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I want to know how to invoke a function residing in controller on the ng-click event of template element. I have to use this directive in many pages.Hence I need to handle the click event in respective controller pages.The below code invokes the click function (moreitemdetails) residing within the directive.I tried setting the scope as moreitemdetails: '=' . It is also not working.

I have been using the directive

app.directive('groceryList', function){

    return {
        restrict: 'E',
        scope: {
            array: '=',
            listItemClick:'&',
            moreitemdetails: '&', 
        },
        templateUrl: 'list.html',

        link: function(scope, element, attrs) {
            scope.label = attrs.label;
            scope.listItemClick=function(e){
                $(e.currentTarget).find('.next-items').slideToggle('fast');   
            }
             scope.moreitemdetails=function(name,type){
               //other code
             }
        }
    };
});

The call for directive is

<grocery-list array="items"></grocery-list>

This is the template file

<div ng-click="listItemClick($event)">
        <div>
            <div class="item">
                <span class="item-details">
                    {{array[0].Item}}

                </span>
                <span class="down-arrow"></span>
            </div>
            <div class="next-items">
                <ul>
                    <li class="item" ng-repeat="list in array">
                        <div class="item-details" ng-click="moreitemdetails(list.Name,list.Type)">{{list.Item}}</div>
                    </li> 
                </ul>
            </div>

Is there a way to get around?

I also would like to know the use of $location within another directive. Quoting the previous example (everythin is same except the directive definition and action in moreitemdetails() )

app.ui.directive('groceryList', ['$location', function(location){
return {
            restrict: 'E',
            scope: {
                array: '=',
                listItemClick:'&',
                moreitemdetails: '&', 
            },
            templateUrl: 'list.html',

            link: function(scope, element, attrs) {
                scope.label = attrs.label;
                scope.listItemClick=function(e){
                    $(e.currentTarget).find('.next-items').slideToggle('fast');   
                }
                 scope.moreitemdetails=function(name,type){
                   $location.path('/home/');
                 }
            }
        };
}]);

Thanks in advance

share|improve this question
    
You are creating a scope in your directive therefor you would have to access the controller using scope.$parent but this would be bad practice –  Cory Silva Feb 10 '14 at 17:05

1 Answer 1

So by declaring

   scope: {
        array: '=',
        listItemClick:'&',
        moreitemdetails: '&', 
    },

you are creating an isolated scope for your directive. One solution might be to not declare this scope in your directive. This would mean that your ng-click="moreitemdetails(list.Name,list.Type) would trigger the function on your controllers scope.

Alternatively you could use an emit and listener. To do this, in your directive you could call:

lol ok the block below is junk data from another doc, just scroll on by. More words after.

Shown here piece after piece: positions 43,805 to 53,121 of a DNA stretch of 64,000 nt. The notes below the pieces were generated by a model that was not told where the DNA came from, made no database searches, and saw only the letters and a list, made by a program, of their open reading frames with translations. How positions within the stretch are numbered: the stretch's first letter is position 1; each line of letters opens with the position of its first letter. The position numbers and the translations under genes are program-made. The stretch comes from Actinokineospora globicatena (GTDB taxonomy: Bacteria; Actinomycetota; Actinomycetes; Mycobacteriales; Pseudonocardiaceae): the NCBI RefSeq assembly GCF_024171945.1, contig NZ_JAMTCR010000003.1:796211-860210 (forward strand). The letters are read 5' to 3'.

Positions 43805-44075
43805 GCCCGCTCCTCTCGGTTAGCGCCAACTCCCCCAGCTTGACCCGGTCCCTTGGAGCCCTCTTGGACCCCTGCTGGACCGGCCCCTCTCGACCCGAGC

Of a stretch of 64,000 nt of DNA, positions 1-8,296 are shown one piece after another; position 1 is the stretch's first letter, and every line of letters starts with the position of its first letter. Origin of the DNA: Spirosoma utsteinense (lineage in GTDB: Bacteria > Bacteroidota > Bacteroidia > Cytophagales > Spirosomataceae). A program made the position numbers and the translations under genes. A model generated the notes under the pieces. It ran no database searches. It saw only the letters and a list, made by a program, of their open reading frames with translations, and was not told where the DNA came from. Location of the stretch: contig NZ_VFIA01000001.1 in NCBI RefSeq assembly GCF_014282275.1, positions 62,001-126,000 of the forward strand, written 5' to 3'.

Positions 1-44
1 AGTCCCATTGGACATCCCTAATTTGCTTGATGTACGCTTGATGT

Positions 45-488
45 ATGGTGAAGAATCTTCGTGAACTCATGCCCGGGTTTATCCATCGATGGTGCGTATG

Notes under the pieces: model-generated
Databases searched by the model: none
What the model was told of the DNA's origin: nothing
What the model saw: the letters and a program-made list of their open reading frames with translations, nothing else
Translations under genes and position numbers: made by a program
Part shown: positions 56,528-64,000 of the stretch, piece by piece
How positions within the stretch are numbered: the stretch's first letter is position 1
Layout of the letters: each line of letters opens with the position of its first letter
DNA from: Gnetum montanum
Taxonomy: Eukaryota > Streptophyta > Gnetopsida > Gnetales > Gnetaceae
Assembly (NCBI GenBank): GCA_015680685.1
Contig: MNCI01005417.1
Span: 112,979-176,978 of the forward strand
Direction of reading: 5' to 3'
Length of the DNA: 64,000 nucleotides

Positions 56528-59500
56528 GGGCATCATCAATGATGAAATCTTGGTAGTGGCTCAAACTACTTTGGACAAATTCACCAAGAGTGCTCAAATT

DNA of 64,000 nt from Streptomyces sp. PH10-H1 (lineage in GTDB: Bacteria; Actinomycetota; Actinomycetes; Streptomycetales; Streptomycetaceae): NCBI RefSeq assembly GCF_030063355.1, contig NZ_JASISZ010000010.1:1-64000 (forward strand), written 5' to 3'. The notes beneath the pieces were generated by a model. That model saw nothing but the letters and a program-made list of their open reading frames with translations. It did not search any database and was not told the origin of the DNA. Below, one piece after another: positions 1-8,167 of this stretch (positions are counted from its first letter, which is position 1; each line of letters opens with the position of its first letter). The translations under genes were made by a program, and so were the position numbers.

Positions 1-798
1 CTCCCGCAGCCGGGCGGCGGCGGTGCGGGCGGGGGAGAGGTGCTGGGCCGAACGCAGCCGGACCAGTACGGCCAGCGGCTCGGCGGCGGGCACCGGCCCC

scope.moreitemdetails=function(name,type){
   var deets = {
       name: name,
       type: type
    };
    scope.emit('moreitemdetails',deets)
}

Then in your various controllers you implement:

scope.$on('moreitemdetails',function(event,details){
// do some code with your name and type
}

I'm not sure exactly what you would like to know about $location, if you could be a bit more specific I might be able to help a more.

Hope this helps in some way!


EDIT: The directive without any scope declared would look like this:

 return {
    restrict: 'E',
    templateUrl: 'list.html',
    link: function(scope, element, attrs) {
        scope.label = attrs.label;
        scope.listItemClick=function(e){
            $(e.currentTarget).find('.next-items').slideToggle('fast');   
        }
         scope.moreitemdetails=function(name,type){
           //other code
         }
    }
};
share|improve this answer
    
I am not sure why you cannot just use ng-repeat and a generic function name. Also reference ui-router as this would probably be a great asset for your application/site. (github.com/angular-ui/ui-router/wiki) –  Cory Silva Feb 10 '14 at 17:08
    
@mylescc One solution might be to not declare this scope in your directive. This would mean that your ng-click="moreitemdetails(list.Name,list.Type) would trigger the function on your controllers scope. --- Did you mean declaring a scope like, codescope: { array: '=', listItemClick:'&', } code but i am not sure that it will work. I have not tried the 'emit' solution.Will try and let you know. Then about $location, the code fragmented i posted in my first post was not working it was giving an error $location is not defined. Any help on that please? –  Misty Feb 10 '14 at 18:08
    
@Misty - Hey misty, so what I meant is just not to include any declaration for a scope. So if you look at the edit to my answer above, I'm not declaring a scope. This will mean that your directive will inherit its parent scope, and so can call any functions its parent controller. Not sure I explained that great, but does that make sense? –  mylescc Feb 10 '14 at 18:13
    
@mylescc yes made sense :) Thanks. I have not tried the solution. Will do and catch you if needs more help :) –  Misty Feb 10 '14 at 18:17
    
@Misty Good Luck! –  mylescc Feb 10 '14 at 19:00

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